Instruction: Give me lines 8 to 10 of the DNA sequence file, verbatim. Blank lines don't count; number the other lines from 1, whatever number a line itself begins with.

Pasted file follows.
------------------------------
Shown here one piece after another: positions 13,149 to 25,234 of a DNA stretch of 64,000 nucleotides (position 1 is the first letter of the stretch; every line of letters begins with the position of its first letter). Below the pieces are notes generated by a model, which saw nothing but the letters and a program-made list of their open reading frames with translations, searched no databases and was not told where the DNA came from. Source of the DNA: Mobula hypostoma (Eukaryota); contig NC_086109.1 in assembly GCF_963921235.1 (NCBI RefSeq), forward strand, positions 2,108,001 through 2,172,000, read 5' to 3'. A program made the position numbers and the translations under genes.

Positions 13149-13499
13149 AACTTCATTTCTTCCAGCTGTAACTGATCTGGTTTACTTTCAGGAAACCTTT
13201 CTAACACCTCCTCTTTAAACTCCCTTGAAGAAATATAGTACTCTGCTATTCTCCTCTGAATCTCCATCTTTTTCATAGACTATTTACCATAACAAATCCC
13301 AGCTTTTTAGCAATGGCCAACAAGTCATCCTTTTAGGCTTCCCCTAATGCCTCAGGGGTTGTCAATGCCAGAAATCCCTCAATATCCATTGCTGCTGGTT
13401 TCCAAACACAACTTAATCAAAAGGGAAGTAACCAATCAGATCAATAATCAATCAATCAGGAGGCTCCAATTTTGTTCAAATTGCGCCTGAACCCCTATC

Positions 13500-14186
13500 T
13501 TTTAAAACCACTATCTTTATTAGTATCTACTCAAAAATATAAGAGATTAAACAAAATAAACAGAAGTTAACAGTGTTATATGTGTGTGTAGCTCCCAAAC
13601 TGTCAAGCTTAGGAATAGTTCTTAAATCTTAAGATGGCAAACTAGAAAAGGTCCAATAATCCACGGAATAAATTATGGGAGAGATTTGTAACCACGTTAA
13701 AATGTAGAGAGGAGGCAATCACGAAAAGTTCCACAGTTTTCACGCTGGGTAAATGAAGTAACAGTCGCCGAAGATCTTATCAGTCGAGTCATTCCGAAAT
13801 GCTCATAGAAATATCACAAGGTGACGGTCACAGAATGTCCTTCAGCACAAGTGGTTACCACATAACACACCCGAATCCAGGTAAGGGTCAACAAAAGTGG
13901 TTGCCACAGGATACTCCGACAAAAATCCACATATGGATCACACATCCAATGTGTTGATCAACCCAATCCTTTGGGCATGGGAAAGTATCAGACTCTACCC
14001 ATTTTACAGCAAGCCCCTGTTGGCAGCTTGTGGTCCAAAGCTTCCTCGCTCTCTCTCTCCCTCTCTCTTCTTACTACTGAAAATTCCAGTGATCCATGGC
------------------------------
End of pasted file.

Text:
13500 T
13501 TTTAAAACCACTATCTTTATTAGTATCTACTCAAAAATATAAGAGATTAAACAAAATAAACAGAAGTTAACAGTGTTATATGTGTGTGTAGCTCCCAAAC
13601 TGTCAAGCTTAGGAATAGTTCTTAAATCTTAAGATGGCAAACTAGAAAAGGTCCAATAATCCACGGAATAAATTATGGGAGAGATTTGTAACCACGTTAA